Eventually, that overly-loquacious, meandering work of wordsmithing became his first book, “The Call of Chaos”. It took many, many years, but Sean finally rekindled that drive and found that he did, indeed enjoy writing.

When he’s not writing, Sean enjoys running, playing video games, and spending time with his family. He is a bona fide Halloween zealot, loves hot wings, is a grand master at telling terrible jokes and, oh, his cat can beat up your cat.

(He’s a total dork.)

1. Tell us a little about you and what you’re working on.

I’m a runner, a gamer, a husband, a father, and an author (which STILL makes me grin when I say it). Currently, I am currently working on the third Forgotten Years book, Descent Into Madness. I also have a side project going which is not really going very quickly.

You As A Reader

2. When did you first fall in love with books?

I read Stephen King’s Skeleton Crew during a vacation and couldn’t get enough. My problem with books is that, while I love to read, I don’t read as much as most people. I think my attention span is shot.

3. What’s your favorite book from your childhood?

I will always have a soft spot for The Lion, the Witch, and the Wardrobe.

4. Of the books you’ve read, which one changed you the most?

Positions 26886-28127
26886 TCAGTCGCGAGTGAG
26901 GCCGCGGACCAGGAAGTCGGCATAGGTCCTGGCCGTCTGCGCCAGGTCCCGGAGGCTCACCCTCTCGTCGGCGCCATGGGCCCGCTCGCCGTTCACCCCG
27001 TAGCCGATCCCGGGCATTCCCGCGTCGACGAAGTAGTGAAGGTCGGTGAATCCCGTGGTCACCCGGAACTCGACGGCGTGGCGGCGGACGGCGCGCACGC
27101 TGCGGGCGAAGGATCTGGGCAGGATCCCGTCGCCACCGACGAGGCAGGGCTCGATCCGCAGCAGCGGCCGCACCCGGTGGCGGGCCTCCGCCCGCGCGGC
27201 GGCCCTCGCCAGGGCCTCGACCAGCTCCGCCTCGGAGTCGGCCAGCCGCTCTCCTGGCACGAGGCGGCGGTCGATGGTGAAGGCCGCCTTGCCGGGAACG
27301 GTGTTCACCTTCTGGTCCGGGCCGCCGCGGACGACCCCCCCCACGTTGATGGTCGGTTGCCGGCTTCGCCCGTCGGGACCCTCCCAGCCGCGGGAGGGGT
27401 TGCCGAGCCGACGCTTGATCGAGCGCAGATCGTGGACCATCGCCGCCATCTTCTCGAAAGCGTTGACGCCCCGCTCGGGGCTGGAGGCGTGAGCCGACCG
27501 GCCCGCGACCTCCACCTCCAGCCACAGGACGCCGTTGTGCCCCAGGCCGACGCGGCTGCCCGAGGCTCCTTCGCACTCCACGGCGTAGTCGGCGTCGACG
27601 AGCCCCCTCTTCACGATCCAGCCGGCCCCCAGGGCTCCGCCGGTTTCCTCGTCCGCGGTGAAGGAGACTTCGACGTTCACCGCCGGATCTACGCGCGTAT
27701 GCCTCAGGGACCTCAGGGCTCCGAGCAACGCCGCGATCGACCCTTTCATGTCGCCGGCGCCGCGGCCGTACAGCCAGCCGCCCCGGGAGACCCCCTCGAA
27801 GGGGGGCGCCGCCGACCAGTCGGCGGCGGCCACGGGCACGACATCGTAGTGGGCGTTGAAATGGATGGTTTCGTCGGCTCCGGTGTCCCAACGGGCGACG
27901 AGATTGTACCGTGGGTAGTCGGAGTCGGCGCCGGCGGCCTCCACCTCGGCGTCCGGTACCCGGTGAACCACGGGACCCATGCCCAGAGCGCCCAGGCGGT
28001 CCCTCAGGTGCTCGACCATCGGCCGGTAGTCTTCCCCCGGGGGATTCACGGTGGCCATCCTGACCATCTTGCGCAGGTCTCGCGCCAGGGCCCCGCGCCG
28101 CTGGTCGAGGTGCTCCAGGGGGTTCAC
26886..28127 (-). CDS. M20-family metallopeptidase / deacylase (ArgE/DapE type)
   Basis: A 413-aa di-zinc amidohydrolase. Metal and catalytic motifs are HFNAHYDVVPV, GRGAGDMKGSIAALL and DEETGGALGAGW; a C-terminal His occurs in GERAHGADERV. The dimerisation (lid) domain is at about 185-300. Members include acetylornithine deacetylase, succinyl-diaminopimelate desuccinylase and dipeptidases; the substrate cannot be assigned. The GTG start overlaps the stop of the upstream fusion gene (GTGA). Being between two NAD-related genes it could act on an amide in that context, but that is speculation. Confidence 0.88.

I’m not sure if a book has changed me, per se, but I do know that Nine Princes in Amber and The Eye of the World placed me on the path to writing.

5. What’s the last book you read and your current favorite?

I last read Alice: The Wanderland Chronicles. I am slowly making my way through The City Stained Red. My absolute favorite from the last couple of years is Ready Player One.

6. If you could meet any author, alive or dead, who would it be?

I think it’d be pretty great to hang with Brandon Sanderson.

You As A Writer

7. When did you first know you were a writer?

I didn’t really know what being a writer meant until I had already been a writer for years. I started writing in junior high but it was merely something I played with. I didn’t consider it “writing.” Turns out, it was! To be a writer, just write stuff. Boom! You’re a writer! It wasn’t until maybe 10 years ago that I realized I LOVED writing, and it was much more than just dabbling.

8. Do you remember the first story you ever wrote? If so, what was it about?

It probably would’ve been for a school assignment. I recall a brief retelling of Cinderella. Skateboards were involved.

9. What has been the most difficult part of your writing journey? The best part?

I went into the whole author/indie pub thing knowing next to nothing. Figuring everything out has been the most difficult part, and I am nowhere near feeling like I even know what I’m doing. The best part has been connecting with so many wonderful people and joining them in their journeys alongside mine!

10. Of all the writing advice received, what helped you the most?